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Child care is not a substantial risk factor for gastrointestinal infection hospitalization.
Pediatrics. 2008 Dec; 122(6):e1168-73.Ped

Abstract

OBJECTIVE

The objective was to study the effect of age at first enrollment into child care and other child care-related factors on the risk for hospitalization from gastrointestinal infection.

METHODS

This was a population-based prospective cohort study of 1,110,973 Danish children aged 0 to 5 years in the period 1989-2004. By means of Poisson regression, risk for gastrointestinal infection hospitalization was evaluated by incidence rate ratio and 95% confidence intervals.

RESULTS

Overall, children who were attending child care had an IRR of gastrointestinal infection hospitalization of 1.02 compared with children in home care. When compared within the group of children who attended child care, those who were enrolled after 18 months of age had a slightly increased risk compared with those who were enrolled before 1 year of age. The first 5 months of enrollment were associated with an IRR of 1.18 compared with later periods, and similar risks were observed in different types of child care facilities. The effect of child care was similar in most strata of the studied child, family, and demographic variables; however, children younger than 1 year who attended child care had an IRR of 1.44 compared with children of the same age in home care. Well established risk factors for gastrointestinal infection such as young age and male gender were reproduced; compared with 5-year-olds, children younger than 1 year had an IRR of 7.37 and boys had an IRR of 1.18 compared with girls.

CONCLUSIONS

The results of this study suggest that child care attendance is not a substantial risk factor for gastrointestinal infection hospitalization in most Danish children. Late enrollment and the first short period of enrollment were associated with a slightly increased risk for gastrointestinal infection hospitalization.

Authors+Show Affiliations

Statens Serum Institut, Department of Epidemiology Research, DK-2300 Copenhagen, Denmark. mka@ssi.dkNo affiliation info availableNo affiliation info availableNo affiliation info available

Pub Type(s)

Comparative Study
Journal Article
Research Support, Non-U.S. Gov't

Language

eng

PubMed ID

19047219

Citation

Kamper-Jørgensen, Mads, et al. "Child Care Is Not a Substantial Risk Factor for Gastrointestinal Infection Hospitalization." Pediatrics, vol. 122, no. 6, 2008, pp. e1168-73.
Kamper-Jørgensen M, Andersen LG, Simonsen J, et al. Child care is not a substantial risk factor for gastrointestinal infection hospitalization. Pediatrics. 2008;122(6):e1168-73.
Kamper-Jørgensen, M., Andersen, L. G., Simonsen, J., & Sørup, S. (2008). Child care is not a substantial risk factor for gastrointestinal infection hospitalization. Pediatrics, 122(6), e1168-73. https://doi.org/10.1542/peds.2008-1757
Kamper-Jørgensen M, et al. Child Care Is Not a Substantial Risk Factor for Gastrointestinal Infection Hospitalization. Pediatrics. 2008;122(6):e1168-73. PubMed PMID: 19047219.
* Article titles in AMA citation format should be in sentence-case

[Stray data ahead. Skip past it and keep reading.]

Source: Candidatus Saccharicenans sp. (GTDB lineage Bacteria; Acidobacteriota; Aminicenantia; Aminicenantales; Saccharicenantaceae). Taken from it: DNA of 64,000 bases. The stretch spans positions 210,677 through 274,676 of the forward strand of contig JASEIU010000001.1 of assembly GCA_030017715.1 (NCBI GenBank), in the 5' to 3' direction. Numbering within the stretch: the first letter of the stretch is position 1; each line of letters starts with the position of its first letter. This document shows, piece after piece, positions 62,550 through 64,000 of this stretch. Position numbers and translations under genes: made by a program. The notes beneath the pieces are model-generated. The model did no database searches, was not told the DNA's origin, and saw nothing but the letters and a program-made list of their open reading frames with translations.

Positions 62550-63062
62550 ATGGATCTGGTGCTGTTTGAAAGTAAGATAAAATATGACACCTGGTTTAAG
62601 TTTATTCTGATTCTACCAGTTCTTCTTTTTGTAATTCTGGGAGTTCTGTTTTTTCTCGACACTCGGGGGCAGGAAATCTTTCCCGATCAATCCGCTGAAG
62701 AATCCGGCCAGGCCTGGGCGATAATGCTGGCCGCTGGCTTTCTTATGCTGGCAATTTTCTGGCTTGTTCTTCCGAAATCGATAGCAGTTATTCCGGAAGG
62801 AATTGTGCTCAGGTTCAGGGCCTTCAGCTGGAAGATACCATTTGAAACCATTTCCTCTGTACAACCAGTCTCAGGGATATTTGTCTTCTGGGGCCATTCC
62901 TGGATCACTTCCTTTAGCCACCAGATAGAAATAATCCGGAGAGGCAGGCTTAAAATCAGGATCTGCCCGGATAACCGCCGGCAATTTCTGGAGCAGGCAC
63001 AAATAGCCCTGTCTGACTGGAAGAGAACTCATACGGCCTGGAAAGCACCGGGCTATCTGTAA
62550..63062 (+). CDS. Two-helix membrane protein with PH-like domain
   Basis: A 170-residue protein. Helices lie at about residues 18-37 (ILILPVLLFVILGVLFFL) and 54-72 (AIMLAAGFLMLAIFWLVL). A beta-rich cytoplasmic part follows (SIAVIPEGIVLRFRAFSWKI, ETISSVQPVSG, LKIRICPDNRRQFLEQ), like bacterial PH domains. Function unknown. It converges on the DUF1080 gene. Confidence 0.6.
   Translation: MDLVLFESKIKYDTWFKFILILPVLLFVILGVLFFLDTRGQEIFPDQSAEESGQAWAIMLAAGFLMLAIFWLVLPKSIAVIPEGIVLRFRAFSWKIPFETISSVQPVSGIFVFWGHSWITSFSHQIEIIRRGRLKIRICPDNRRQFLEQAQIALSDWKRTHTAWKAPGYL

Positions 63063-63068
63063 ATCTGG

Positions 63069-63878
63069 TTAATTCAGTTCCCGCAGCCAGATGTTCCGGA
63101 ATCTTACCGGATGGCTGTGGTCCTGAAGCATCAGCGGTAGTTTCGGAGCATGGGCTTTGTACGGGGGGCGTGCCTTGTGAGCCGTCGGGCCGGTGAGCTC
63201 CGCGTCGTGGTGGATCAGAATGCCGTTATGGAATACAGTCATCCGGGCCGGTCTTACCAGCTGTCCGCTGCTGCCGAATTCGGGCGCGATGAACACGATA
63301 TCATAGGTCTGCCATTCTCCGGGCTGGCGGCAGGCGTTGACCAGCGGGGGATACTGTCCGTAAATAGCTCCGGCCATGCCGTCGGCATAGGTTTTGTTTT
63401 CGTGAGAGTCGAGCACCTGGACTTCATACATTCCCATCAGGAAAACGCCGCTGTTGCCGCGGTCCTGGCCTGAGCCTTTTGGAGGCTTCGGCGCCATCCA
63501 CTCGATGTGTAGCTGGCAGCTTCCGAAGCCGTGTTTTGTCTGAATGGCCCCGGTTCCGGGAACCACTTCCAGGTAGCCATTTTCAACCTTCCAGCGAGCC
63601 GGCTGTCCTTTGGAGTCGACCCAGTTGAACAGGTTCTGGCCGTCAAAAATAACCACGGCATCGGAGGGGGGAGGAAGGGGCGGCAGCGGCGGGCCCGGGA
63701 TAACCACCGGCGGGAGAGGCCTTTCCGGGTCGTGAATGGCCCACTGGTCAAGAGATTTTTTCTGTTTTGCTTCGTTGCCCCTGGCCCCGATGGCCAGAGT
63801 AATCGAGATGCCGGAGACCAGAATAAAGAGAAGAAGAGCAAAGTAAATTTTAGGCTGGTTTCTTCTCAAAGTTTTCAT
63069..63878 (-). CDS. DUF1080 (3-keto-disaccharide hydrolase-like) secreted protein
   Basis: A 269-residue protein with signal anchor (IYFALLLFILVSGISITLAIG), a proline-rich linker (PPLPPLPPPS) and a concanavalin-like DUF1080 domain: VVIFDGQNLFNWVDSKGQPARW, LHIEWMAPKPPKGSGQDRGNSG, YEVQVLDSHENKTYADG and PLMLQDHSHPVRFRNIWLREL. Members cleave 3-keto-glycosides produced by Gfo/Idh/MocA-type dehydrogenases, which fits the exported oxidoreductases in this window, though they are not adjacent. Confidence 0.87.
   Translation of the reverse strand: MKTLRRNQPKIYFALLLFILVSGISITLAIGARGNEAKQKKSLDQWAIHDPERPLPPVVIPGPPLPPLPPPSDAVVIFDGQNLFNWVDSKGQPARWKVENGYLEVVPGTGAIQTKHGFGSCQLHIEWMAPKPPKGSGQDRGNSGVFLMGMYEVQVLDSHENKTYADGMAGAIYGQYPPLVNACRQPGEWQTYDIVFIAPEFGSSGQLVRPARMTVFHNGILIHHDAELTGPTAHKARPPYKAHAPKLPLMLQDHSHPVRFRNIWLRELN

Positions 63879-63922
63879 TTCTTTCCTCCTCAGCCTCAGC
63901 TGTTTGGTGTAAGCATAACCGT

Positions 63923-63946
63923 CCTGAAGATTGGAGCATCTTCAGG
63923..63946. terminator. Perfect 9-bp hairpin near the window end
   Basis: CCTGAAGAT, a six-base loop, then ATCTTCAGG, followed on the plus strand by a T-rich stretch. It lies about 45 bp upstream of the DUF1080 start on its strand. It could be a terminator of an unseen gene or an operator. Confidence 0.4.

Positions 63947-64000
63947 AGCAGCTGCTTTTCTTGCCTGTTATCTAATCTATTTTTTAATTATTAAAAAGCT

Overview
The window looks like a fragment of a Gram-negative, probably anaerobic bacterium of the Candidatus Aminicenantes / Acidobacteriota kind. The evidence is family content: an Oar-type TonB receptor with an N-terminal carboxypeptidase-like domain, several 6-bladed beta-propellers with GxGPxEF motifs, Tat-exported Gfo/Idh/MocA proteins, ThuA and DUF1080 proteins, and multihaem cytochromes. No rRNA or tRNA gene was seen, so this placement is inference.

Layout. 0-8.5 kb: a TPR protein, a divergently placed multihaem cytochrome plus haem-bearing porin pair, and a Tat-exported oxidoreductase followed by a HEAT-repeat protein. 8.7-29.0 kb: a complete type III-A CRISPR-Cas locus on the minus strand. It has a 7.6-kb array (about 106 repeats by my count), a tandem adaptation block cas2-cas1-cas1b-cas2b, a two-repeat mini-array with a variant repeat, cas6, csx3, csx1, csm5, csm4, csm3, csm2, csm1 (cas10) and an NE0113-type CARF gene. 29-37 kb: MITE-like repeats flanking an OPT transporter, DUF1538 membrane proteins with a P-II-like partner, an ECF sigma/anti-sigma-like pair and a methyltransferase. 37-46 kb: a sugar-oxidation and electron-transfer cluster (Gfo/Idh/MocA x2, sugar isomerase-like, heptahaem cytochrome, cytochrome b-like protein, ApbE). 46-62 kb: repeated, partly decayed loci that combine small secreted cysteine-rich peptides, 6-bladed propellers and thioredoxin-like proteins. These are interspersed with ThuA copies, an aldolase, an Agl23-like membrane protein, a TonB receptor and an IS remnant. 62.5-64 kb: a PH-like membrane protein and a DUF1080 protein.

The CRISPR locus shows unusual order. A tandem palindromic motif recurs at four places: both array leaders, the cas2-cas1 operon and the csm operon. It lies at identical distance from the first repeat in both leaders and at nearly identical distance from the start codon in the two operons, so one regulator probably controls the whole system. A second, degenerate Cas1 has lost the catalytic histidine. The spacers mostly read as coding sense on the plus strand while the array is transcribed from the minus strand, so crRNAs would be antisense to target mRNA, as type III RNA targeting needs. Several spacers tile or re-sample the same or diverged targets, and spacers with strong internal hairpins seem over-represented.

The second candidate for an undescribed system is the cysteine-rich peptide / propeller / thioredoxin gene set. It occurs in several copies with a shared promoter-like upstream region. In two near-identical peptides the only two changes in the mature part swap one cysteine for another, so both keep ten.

TY - JOUR T1 - Child care is not a substantial risk factor for gastrointestinal infection hospitalization. AU - Kamper-Jørgensen,Mads, AU - Andersen,Lise Geisler, AU - Simonsen,Jacob, AU - Sørup,Signe, PY - 2008/12/3/pubmed PY - 2009/1/16/medline PY - 2008/12/3/entrez SP - e1168 EP - 73 JF - Pediatrics JO - Pediatrics VL - 122 IS - 6 N2 - OBJECTIVE: The objective was to study the effect of age at first enrollment into child care and other child care-related factors on the risk for hospitalization from gastrointestinal infection. METHODS: This was a population-based prospective cohort study of 1,110,973 Danish children aged 0 to 5 years in the period 1989-2004. By means of Poisson regression, risk for gastrointestinal infection hospitalization was evaluated by incidence rate ratio and 95% confidence intervals. RESULTS: Overall, children who were attending child care had an IRR of gastrointestinal infection hospitalization of 1.02 compared with children in home care. When compared within the group of children who attended child care, those who were enrolled after 18 months of age had a slightly increased risk compared with those who were enrolled before 1 year of age. The first 5 months of enrollment were associated with an IRR of 1.18 compared with later periods, and similar risks were observed in different types of child care facilities. The effect of child care was similar in most strata of the studied child, family, and demographic variables; however, children younger than 1 year who attended child care had an IRR of 1.44 compared with children of the same age in home care. Well established risk factors for gastrointestinal infection such as young age and male gender were reproduced; compared with 5-year-olds, children younger than 1 year had an IRR of 7.37 and boys had an IRR of 1.18 compared with girls. CONCLUSIONS: The results of this study suggest that child care attendance is not a substantial risk factor for gastrointestinal infection hospitalization in most Danish children. Late enrollment and the first short period of enrollment were associated with a slightly increased risk for gastrointestinal infection hospitalization. SN - 1098-4275 UR - https://www.unboundmedicine.com/medline/citation/19047219/Child_care_is_not_a_substantial_risk_factor_for_gastrointestinal_infection_hospitalization_ L2 - http://pediatrics.aappublications.org/cgi/pmidlookup?view=long&pmid=19047219 DB - PRIME DP - Unbound Medicine ER -